When you live in an older home, keeping the original hardware adds to the charm and helps maintain a bit of history. That's a bit challenging when they're crusted over with layers of paint. Fortunately, those knobs, hinges, and escuctheon plates can be made to shine again without using noxious chemicals and expensive tools. Here's how.
Water, liquid detergent and heat will break the paint bond safely and gently. What's left can be removed with a nylon brush....no wire brushes or power tools since they are too harsh. Other recipes for success include powdered dish detergent, baking soda and TSP. The key is to get the water hot and let the hardware soak.
1) Cut the paint. Scoring the paint around your hardware to loosen it from the door or cabinet. You might have to carve the paint from the screw slots. Once the screws are loose, remove them, pry off the plates and remove the hardware.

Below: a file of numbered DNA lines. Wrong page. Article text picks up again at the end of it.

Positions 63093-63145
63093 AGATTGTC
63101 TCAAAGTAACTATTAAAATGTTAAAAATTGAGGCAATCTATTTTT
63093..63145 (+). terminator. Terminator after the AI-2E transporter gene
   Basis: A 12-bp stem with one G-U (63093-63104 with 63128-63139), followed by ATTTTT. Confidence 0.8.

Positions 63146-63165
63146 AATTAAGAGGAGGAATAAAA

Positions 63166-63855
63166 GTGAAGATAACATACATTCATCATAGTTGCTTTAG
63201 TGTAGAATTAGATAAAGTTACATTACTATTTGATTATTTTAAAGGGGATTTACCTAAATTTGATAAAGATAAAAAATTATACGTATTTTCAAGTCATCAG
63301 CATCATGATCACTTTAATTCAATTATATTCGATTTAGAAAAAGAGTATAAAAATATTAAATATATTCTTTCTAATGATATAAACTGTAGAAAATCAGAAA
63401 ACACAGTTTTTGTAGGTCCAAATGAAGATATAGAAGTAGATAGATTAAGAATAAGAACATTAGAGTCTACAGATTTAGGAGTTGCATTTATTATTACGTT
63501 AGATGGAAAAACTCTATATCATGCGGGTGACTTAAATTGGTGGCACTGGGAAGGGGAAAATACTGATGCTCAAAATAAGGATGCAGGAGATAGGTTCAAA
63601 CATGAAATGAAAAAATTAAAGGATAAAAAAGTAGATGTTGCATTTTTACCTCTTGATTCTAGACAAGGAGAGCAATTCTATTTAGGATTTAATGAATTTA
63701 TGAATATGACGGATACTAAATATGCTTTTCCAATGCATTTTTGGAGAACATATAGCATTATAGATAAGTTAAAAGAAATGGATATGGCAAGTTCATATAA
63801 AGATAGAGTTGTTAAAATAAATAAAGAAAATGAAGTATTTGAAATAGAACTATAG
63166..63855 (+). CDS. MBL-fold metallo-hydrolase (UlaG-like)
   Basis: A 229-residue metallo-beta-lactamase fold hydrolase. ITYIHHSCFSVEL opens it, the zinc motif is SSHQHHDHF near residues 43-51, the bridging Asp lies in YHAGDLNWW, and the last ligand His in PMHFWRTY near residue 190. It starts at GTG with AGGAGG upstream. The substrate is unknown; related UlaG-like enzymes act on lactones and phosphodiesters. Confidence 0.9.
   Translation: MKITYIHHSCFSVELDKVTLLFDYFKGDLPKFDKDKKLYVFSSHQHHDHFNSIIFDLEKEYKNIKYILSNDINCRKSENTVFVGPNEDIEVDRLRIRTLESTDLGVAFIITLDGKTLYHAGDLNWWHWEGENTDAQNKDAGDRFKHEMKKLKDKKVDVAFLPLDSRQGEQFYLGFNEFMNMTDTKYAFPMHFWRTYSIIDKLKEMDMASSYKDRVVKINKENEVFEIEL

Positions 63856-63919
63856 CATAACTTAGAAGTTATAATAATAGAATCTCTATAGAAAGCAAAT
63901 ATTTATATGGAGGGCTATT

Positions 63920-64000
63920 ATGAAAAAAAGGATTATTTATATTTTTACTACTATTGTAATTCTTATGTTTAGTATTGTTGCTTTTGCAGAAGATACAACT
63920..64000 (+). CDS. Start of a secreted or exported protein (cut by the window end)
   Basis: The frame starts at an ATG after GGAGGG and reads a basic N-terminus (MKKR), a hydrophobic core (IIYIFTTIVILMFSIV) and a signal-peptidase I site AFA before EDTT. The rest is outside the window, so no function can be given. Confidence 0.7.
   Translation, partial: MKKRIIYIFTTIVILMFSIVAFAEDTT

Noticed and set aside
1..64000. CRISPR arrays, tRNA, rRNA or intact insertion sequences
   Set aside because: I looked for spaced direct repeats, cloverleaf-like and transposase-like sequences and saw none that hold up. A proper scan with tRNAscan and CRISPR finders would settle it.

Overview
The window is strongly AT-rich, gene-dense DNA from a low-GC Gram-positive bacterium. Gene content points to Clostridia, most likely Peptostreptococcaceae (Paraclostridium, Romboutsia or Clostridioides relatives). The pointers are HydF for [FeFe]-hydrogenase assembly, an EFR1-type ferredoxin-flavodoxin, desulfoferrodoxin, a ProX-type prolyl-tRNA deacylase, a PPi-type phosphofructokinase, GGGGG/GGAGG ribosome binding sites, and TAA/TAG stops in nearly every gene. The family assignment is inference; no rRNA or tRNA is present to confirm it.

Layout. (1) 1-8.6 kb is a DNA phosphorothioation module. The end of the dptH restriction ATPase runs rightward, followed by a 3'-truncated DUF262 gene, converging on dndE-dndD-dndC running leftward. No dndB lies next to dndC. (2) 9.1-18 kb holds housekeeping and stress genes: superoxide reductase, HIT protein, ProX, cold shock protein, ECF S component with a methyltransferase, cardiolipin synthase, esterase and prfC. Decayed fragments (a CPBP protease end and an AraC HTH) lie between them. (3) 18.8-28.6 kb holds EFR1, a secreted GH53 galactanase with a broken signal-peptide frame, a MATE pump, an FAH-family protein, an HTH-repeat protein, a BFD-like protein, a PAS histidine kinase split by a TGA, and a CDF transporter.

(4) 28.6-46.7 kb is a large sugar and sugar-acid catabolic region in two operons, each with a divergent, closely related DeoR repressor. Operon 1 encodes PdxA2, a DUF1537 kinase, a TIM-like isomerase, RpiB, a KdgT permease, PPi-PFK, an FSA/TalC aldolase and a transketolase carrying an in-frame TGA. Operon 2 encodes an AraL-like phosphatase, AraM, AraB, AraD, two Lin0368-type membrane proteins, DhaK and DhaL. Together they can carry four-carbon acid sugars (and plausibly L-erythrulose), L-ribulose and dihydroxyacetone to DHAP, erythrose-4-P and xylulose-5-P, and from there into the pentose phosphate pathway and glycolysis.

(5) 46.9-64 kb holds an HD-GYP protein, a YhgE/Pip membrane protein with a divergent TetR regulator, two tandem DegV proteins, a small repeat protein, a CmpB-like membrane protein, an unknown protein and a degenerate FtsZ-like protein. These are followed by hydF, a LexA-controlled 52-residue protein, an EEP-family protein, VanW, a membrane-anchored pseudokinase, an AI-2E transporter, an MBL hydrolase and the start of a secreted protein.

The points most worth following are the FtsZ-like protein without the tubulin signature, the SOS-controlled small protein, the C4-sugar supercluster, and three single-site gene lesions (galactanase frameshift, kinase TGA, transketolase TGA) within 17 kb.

2) Heat and soak. Fill a crockpot or old pot halfway with water and add a few drops of dish soap. Place hardware inside and let simmer for 30 minutes to overnight. You should be able to slide the paint off easily. Take precautions for lead paint if your door in over 30 years old. Protect the floor, wear gloves, wet the area, remove the hardware, then spray the ares with a liquid household cleaner, wrap it all into the floor covering and dispose.
3) Scrub it up. Remove the hardware with tongs - be careful it will be hot - and immediately brush off remaining paint with an old toothbrush or nylon bristle brush. For tough paint areas, repeat heat and soak.
4) Wax. Protect your metals with a coat of beeswax rubbed in with a soft cloth. You can use a spray lacquer but that will need to be chemically stripped if it ever chips.
5) Reinstall. Remount everything and tighten the screws. Apply a new coat of wax every 6 months to a year to keep the shine.